1. Many of the Berean Jews who had searched the Scriptures (implicitly just the men)
2. Many of the prominent Berean Greek women (mentioned in a place of emphasis)
3. Many of the prominent Berean Greek men

You can read a lot into this understanding of the passage; for instance, among the nobility the women were the first to respond to the gospel, and then went on to lead their husbands to Christ. But this isn't how the CBT saw the situation. Despite the above three classes being explicit in the Amplified Bible, Zondervan went on to sponsor a rendition which has yet to be revised, and yields the following classes of new believers:

1. Many Berean Jews (gender left unspecified as per TNIV philosophy)
2. A number of prominent Greek women
3. Many Greek men (these last two classes, by implication at least, also being Bereans)

The problem again is one of referent. The Greek plural adjectives (which in the genitive case are gender-neutral) ellhnidwn (Greek) and euschmonwn (honorable) are only found once in the passage, but the TNIV does not apply both of them to men and women equally. This, even though they take just two mentions of 'numerous' and apply them to all three classes.

In other words, the CBT translations--like a straightforward reading of the KJV, implicitly depriving the Berean men of their prominence--nonetheless grant them an explicit Greek identity. This they do differently than the KJV, which allows the possibility of the Berean men being honorable, but not being Greeks. While I wouldn't want to encourage one approach or the other, either is allowed in the complex world of Greek-to-English translation, and most revisions of the KJV up to the present decade have retained its ambiguity. One of the most recent of these, however, the NRSV, while attempting to make more explicit the honor due the men, practically went the other way with the women. In trying not to mention the women in their usual grammatical place (after the men), the NRSV comes to within a single comma of implying to the English reader that they weren't prominent, even though that is explicit in the Greek:

Many of them therefore believed, including not a few Greek women and men of high standing.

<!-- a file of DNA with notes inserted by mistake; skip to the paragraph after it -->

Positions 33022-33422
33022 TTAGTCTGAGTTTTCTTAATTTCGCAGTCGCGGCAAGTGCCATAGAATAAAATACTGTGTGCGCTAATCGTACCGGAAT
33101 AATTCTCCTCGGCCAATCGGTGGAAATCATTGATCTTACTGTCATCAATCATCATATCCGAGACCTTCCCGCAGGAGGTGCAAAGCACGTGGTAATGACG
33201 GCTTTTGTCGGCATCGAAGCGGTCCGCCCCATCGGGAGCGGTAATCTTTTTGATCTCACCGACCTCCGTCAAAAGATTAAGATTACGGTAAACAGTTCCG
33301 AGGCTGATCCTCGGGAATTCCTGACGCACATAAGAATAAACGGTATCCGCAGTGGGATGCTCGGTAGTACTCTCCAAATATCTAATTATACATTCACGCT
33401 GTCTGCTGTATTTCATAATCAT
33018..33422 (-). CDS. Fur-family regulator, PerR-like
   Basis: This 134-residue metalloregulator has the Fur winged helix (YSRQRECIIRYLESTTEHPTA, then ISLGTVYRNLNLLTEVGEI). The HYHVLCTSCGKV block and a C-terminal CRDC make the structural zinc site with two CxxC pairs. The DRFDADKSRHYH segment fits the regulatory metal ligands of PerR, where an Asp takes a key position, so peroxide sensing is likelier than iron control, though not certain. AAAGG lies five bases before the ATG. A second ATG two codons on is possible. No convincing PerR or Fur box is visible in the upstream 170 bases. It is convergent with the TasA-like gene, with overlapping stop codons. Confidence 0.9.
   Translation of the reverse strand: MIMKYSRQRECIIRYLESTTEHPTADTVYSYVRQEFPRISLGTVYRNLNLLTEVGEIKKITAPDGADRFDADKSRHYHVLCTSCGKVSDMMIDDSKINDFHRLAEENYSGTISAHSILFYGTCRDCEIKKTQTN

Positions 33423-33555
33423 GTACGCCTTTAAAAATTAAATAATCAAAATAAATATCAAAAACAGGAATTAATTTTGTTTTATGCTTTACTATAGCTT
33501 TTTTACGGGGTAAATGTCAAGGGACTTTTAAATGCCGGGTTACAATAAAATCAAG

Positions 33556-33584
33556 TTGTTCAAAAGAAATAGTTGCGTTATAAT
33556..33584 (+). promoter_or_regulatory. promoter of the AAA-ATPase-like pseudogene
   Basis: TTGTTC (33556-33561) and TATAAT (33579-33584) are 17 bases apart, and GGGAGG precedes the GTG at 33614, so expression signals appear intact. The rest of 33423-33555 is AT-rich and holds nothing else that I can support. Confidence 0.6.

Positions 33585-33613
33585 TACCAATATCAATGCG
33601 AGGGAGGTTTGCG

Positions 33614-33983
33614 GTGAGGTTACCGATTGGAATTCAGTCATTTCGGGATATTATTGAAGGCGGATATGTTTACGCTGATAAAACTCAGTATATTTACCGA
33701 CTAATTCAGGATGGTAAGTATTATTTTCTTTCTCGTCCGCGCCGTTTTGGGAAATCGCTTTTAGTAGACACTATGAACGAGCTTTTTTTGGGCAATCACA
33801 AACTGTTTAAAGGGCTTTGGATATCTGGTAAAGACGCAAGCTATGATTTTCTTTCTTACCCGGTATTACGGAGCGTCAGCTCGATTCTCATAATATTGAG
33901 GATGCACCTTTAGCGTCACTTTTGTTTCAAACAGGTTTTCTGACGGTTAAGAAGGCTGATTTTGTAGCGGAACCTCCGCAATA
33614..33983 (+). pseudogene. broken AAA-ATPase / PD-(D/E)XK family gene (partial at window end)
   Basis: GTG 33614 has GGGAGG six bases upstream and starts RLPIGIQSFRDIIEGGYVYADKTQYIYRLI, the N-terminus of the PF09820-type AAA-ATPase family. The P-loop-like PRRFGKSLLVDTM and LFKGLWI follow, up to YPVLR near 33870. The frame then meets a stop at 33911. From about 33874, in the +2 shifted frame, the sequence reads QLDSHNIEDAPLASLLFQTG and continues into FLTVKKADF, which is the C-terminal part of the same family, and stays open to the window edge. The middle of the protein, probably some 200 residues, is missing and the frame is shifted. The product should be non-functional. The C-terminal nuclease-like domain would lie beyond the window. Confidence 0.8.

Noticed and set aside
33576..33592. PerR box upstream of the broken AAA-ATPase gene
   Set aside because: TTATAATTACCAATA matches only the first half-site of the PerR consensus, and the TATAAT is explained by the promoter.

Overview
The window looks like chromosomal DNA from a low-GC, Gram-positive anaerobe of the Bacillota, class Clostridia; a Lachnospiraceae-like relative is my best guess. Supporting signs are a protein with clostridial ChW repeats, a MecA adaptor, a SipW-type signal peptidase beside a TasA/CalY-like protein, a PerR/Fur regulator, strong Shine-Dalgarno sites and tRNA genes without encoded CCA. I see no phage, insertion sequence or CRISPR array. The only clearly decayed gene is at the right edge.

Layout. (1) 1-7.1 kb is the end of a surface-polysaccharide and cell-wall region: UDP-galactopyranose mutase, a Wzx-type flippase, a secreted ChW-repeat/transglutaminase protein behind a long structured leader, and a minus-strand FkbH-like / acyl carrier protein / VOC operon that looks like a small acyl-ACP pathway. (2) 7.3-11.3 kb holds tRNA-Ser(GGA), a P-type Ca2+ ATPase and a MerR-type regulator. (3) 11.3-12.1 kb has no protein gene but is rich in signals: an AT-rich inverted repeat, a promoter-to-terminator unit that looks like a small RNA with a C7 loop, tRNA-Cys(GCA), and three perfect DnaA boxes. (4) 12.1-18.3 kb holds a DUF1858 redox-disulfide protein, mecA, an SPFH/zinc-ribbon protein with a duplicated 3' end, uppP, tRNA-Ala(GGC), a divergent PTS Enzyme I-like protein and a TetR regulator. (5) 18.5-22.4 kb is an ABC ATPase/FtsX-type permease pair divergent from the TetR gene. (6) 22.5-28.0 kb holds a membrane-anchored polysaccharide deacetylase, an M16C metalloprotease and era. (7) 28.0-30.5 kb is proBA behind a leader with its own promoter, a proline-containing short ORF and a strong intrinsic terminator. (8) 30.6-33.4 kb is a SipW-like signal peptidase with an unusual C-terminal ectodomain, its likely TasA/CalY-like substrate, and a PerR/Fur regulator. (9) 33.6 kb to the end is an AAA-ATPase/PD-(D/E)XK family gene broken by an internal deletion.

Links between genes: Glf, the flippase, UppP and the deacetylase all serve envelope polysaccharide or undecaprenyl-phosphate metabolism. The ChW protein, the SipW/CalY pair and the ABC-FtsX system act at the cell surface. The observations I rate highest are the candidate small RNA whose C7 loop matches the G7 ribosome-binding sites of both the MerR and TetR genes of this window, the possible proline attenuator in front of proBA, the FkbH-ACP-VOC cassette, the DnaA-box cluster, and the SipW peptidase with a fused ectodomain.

This revision also perpetuates the NIV's overgeneralisation of including Greeks in the class of Scripture-searching Bereans--even though it calls them 'Jews' in the previous verse!

If I might add one more dig here, consider the refusal of the CBT to include a woman named Damaris in a class called 'men' in light of The Message's take on this passage, which, like the NRSV, includes Greeks in a class called 'Jews' (something not entirely impossible in biblical English, but certainly not understandable as such to Today's Young Person):

The Jews received Paul's message . . . . A lot of them became believers, including many Greeks who were prominent in the community, women and men of influence.

In Acts 6, Eugene Peterson referred to the two classes of Jewish believers as "Greek-speaking believers--'Hellenists'" and "Hebrew-speaking believers." I don't believe he actually intended to equate the two here; had he consulted the NIV instead of the RSV in preparing this paraphrase, he probably would have caught the inconsistency.

Now in conclusion, I have to say that the CBT may very well have made a conscious decision not to include 'men' in the class of honorable Bereans--at least not in verse 12, that is. And it's certainly not out of the realm of possibility to translate the text thus--the NLT did it as well, though not as explicitly. But there are actually two levels of inconsistency here, at least one of which is inexcusable.

First of all, the TNIV identifies the men as Greek, but not as honorable--although their honorable status is fully as implicit in the text as their Greek identity. This perpetuates a grammatical inconsistency in the RSV, which was apparently a favorite version of quite a few of the original members of the CBT. But at least the RSV, unlike the revision that replaced it, was able to keep the Jews straight from the Greeks.

Secondly, the TNIV, again like the now-defunct RSV, restricts the application of the adjective 'honorable' to just the Greek women of Berea. While this may be an acceptable translation, it shows a glaring inconsistency in the CBT's translation philosophy as it comes through in the TNIV. In the TNIV, the CBT has bent over backward to include the women in every possible explicit reference to men, but has made no such effort not to overlook the men whenever women are explicitly mentioned.

In the process of fixing a grammatical inconsistency of racial identification in the supposedly gender-insensitive NIV, the CBT has perpetuated the very philosophical inconsistency that made it insensitive to gender identification--but couldn't seem to see it through their pink-colored glasses. Is this not always what happens when, in an attempt to forcibly eliminate entrenched discrimination, those who tamper with societal norms must needs send the one class down in order to bring the other up?